Thursday, March 5, 2009

American Idol: Writer-style

There are some inalienable truths in entertainment today: celebrities are usually much more intelligent when they're saying someone else's lines, computer graphics are getting freakily realistic, Hollywood thinks bigger chests sell more, I gotta get a new Kindle (this doesn't mean I have an old Kindle, just that I want the new one, especially since I've read rave reviews of the new app which syncs your Kindle to your iPhone--of course, then I'd have to get an iPhone, too), and America is crazy for reality shows.

And I think it's time us writers get a slice of the reality show mania. Studies show that 85% of Americans feel like they have a book in them, and they should get a chance to completely skip all the hard work and due diligence the rest of us put in.

So, announcing my truly fab idea. *drum roll...*

American (American...American...American...)

Writer (Writer...Writer...Writer...)

*In case you're wondering, that's what cool echo sound effects look like in print.*

Here are our judges.

1)
The Simon-type who gives brutally honest (or sometimes just brutal) feedback:

Stephen King
(Don't let this happy, innocent-looking picture fool you. The person running the "beep" button will have to stay on his toes.)

2) The Randy-type who will have to contractually say "molten hot" at least once a show:

Nora Roberts
(Can't you just seeing her calling every other contestant "Dawg"?)

3) Because we need a British accent:

J.K. Rowling
(She can just gush incoherently. As long as she shows up, we're good.)

4) And just so we have some conflict between the judges (after all, conflict is what drives plot, right?):

Stephenie Meyer
(And I'm sure Stephen King didn't really mean it when he said her writing was total crap or that she can't write worth a darn, right? And maybe Meyers can rig a bucket of animal blood to fall on King's head or sabotage the teleprompter to read "REDRUM." The ratings will go through the roof!)

Now that we have our judges, this is what the contestants will face. Dressing up in various survival gear and voting people off by a campfire is optional (I'll let the network that picks this up decide on that).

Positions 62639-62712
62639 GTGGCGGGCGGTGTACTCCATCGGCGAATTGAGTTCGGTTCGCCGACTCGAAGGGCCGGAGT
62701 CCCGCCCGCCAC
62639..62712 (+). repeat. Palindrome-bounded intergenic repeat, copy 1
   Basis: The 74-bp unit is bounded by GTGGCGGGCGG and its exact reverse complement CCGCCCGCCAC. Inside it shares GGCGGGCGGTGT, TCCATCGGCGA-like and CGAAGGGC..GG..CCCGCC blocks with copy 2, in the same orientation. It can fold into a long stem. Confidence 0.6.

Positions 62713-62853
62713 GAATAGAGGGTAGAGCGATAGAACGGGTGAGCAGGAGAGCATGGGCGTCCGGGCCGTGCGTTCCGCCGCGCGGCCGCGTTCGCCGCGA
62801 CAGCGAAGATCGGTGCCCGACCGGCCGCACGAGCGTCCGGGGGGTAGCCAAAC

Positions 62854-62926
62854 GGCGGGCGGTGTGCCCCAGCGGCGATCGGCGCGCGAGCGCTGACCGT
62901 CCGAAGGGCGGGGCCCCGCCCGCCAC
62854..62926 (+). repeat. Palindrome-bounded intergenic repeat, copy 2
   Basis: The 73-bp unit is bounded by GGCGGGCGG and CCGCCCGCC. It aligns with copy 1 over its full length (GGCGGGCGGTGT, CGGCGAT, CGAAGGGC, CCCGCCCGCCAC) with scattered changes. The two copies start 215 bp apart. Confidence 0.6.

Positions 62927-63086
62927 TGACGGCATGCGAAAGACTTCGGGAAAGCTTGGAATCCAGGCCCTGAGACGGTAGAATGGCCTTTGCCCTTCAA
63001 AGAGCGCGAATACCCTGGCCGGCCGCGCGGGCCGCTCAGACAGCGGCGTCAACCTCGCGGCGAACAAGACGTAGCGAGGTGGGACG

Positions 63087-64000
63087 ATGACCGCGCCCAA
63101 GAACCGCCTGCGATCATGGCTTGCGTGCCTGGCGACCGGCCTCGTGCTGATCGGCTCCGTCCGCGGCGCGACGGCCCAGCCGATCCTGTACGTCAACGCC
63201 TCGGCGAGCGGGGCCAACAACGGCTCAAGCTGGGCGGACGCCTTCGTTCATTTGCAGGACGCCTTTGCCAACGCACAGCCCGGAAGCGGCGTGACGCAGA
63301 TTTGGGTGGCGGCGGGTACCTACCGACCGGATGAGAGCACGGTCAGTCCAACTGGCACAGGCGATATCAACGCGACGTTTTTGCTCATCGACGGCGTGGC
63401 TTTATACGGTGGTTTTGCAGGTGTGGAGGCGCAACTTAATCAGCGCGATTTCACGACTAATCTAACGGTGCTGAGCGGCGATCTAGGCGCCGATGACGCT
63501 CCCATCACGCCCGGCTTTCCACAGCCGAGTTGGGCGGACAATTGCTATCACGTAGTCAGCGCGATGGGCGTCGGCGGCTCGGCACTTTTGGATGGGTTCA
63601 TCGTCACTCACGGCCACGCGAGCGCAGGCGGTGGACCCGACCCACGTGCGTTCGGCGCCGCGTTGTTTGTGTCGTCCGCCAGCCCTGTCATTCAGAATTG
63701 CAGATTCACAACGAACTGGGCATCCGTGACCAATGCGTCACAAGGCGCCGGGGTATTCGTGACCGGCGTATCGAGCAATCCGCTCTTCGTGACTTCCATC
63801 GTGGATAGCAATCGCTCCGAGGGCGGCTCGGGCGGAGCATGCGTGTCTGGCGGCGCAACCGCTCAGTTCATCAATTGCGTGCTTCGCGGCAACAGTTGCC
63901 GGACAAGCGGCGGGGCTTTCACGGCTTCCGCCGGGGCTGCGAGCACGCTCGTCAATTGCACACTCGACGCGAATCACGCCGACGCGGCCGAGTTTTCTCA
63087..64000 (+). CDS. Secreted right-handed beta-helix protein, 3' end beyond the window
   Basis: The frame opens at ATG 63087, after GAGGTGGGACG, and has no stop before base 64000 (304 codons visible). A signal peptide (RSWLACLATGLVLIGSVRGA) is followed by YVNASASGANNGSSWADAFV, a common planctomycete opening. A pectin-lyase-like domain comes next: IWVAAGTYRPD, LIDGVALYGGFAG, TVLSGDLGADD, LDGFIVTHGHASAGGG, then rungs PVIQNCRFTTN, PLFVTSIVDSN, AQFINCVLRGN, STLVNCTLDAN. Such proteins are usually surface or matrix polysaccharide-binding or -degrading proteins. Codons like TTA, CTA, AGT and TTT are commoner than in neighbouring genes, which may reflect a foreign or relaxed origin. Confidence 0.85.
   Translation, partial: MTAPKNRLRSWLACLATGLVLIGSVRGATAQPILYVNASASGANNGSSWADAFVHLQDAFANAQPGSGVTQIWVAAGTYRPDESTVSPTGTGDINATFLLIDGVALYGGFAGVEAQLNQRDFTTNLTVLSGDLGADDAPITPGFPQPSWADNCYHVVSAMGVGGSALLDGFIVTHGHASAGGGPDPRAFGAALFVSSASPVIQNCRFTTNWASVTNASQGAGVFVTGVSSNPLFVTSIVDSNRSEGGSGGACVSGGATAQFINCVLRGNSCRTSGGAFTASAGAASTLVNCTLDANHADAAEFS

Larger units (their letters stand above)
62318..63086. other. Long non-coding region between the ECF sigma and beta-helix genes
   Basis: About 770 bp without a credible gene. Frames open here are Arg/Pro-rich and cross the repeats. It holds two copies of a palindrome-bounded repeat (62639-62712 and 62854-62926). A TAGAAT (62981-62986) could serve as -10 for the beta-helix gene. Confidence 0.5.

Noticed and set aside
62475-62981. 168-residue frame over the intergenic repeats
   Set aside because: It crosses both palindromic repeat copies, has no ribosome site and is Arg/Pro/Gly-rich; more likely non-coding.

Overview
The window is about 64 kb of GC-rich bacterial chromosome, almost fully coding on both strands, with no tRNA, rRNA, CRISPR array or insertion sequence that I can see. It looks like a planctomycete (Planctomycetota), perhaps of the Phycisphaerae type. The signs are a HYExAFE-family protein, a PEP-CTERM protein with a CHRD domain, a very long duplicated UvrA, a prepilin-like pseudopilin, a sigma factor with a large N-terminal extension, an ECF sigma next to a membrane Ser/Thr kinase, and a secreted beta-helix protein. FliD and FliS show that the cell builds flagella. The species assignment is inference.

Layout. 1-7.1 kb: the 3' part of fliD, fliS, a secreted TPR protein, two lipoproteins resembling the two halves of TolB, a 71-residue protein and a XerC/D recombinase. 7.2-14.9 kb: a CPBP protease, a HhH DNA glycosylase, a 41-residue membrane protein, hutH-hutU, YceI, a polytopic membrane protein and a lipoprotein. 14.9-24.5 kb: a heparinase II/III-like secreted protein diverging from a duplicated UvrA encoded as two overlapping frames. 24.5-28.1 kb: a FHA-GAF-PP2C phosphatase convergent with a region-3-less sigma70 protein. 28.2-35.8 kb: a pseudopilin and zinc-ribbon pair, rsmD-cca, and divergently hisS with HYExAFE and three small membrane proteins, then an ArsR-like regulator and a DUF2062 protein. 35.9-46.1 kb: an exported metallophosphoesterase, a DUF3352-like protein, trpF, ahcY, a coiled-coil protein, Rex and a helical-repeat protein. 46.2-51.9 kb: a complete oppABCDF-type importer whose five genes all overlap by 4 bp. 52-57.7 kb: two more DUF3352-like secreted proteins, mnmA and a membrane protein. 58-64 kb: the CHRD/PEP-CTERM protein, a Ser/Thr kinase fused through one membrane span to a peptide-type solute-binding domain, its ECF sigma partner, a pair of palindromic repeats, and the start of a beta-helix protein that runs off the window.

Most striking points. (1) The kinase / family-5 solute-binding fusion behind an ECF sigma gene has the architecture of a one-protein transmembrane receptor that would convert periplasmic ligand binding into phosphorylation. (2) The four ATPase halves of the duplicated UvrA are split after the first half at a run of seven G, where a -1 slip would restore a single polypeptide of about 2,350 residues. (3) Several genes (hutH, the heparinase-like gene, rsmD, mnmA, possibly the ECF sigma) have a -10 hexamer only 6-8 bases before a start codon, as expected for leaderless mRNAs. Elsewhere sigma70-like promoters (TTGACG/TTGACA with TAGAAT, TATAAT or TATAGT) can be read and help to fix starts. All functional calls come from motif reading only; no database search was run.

*Genre benders: Each writer draws a character, a situation, and a setting from a hat. Then they have to write a gripping story/chapter in the chosen genre. For example, you could pick Leon the shape-changing chameleon obsessed with finding his parents. The situation is that a glowering... I mean, good-looking beyond anything on earth ... girl keeps staring at him like she wants to eat him, but he's inexplicably drawn to her like a moth to a flame. And the setting could be a head-hunter's village in the Amazon. Then write it in epic fantasy style like Tolkein. I tell you, the true talent would just shine!

*Book signing role-playing: Put the writers in the middle of a mall, sprinkle in some slightly eccentric people (like the guy who's memorized his entire first page of his yet-to-be finished book and strikes a pose and recites it--loudly--and waits for your reaction), and see which writers can pull it off. They have to get a certain number of people to buy their book, without actually tackling them.

*Assign the contestants to write a brilliant query letter for either a new story or ones that are well-known. Query letter for Gone with the Wind anyone?

*Play capture the manuscript, but throw in some pretty cool weapons--paint guns, camouflaged pits, butterfly nets, etc.

* Hollywood week. Pair the writers up with a celebrity and see if they can put together a cohesive memoir.

*Split the contestants into teams, assign a drill sergeant to each team, and make them lose weight. (Oops, sorry. I don't know that we can pull from that reality show.)

And those are just *some* of the veritable bottomless pit of ideas. I think it's only a matter of hours before this idea takes off.

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